Pictured: Don Cheadle, Kristen Bell, Dawn Olivieri and two plastic ferns pretending to be actors.

TV network branding might just be the most mind-warping sector of the entertainment industry. While most businesses allow a certain degree of control in their own brand development, TV is at the mercy of capricious executives, unpredictable showrunners and the monster of public opinion. So, when a premium network like Showtime tries with all the might of its marketing department to brand itself as the fun, winking alternative to HBO’s much-deserved reputation as a purveyor of excellent but self-serious programming, it can be painful to watch it stumble through a new, not-terribly-good show like its newest outing, House of Lies. The series Showtime and creator Matthew Carnahan have on their hands is not, as they imagine, clever, sexy and iconoclastic. Instead, it’s puerile, overindulgent and often tries way too hard to court its audience’s affections.

Don Cheadle stars as Marty Kaan, a corporate spin doctor consultant based on the ideas present in satirist Martin Kihn’s book, House of Lies: How Management Consultants Steal Your Watch and Then Tell You the Time. Throughout the show’s pilot (which airs January 8th on Showtime and is currently available on the network’s website), Marty breaks the fourth wall in flashy freeze-frame sequences to explain corporate consulting jargon that, honestly, could have been explained more organically throughout the season. Of course, House of Lies isn’t nearly patient enough to parcel out its terminology so gradually. It’s no Rubicon, though I’m sure both Carnahan and Showtime top boy David Nevins are worried about the show having a similarly short run. HoL‘s pilot lays the stimulation on so thick that it’s an obvious ploy to grab the ever-lucrative lowest common denominator.

In a rather puzzling decision, the pilot removes most of the central cast from their home base in Los Angeles to romp around New York on a contract to save the image of a transparently unethical mortgage firm in the wake of the sub-prime lending crisis. While there’s no problem (and not just a little appeal) in HoL being a globetrotting show, this field trip seems wasted. The subtle color and lighting differences between bright, sunny California and drab, blue-tone Manhattan mean nothing when all we’ve seen of Marty’s life is his gorgeous apartment and some Sorkin-lite walk-and-talk pieces in LAX.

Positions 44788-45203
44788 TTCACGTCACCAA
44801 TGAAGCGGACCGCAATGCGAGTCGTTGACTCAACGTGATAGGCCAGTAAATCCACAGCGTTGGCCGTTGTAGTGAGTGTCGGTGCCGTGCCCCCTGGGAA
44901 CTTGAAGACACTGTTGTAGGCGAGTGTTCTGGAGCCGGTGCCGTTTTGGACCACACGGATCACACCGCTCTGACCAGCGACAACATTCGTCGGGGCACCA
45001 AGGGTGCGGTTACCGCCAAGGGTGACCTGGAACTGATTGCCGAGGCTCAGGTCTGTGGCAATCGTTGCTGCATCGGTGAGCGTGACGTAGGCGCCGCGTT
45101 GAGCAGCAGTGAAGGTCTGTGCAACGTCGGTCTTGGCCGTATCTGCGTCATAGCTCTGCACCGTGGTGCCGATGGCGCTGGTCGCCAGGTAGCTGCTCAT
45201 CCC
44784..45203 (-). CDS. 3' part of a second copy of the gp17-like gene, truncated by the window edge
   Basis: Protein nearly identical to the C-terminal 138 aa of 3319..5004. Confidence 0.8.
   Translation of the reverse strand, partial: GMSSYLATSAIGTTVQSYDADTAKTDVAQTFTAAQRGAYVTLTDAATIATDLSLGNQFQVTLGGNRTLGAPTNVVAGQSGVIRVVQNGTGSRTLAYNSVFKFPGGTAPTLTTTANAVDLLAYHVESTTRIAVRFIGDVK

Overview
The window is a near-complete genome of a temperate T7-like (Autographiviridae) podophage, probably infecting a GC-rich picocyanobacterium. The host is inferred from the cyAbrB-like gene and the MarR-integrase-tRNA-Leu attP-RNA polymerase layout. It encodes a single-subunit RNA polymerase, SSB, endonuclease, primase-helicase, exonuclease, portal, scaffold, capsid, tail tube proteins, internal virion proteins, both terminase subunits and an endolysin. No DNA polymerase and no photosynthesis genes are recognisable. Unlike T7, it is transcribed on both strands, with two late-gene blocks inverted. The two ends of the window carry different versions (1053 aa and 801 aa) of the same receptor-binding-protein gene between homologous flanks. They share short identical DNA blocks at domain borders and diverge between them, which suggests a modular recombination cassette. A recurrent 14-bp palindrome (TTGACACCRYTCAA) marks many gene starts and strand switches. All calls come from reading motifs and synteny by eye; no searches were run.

But really, the biggest problem with the pilot is its tendency to turn all dialogue into exposition. Aside from the freeze-frame bits, which at least attempt to be fun, the episode is littered with awkward info-dumps that are meant to fill out characters who deserve better. Most egregiously, the script wastes Kristen Bell as young consultant Jeannie. She’s Marty’s psychologically incisive coworker who barely says anything that isn’t a wordy description/deconstruction of Marty’s backstory, only to be treated to a mix of misogyny and exposition in return. Unless, of course, the world of corporate consulting is populated by people who often tell their colleagues things they already know about themselves.

That aforementioned misogyny isn’t limited to Jeannie, though. Every other woman in the pilot is some kind of psychopath, be it Marty’s pill-popping bitch of an ex-wife and professional rival, the wild-eyed stripper Marty inexplicably brings to a business dinner or the wife of his executive client who literally can’t go five minutes on screen without succumbing to the temptation to have wild, lesbian sex in the bathroom of a posh restaurant.

I suppose we shouldn’t expect more from Showtime at this point. It is, after all, the network that has mined years of entertainment from watching a serial killer do what he does best. The problem is that House of Lies isn’t even fun for switching off one’s brain and just enjoying the ride. It insults without challenging values, indulges in the emptiest ways possible and does character work either badly or not at all. In the end, it’s like a week’s worth of bad sitcoms with the addition of tits and the suggestion of emotional conflict without the scripting to back it up.

About the Author

Michael Sarko

A Seattle-based writer and editor with an unfortunate attraction to pop culture oddities and disasters.

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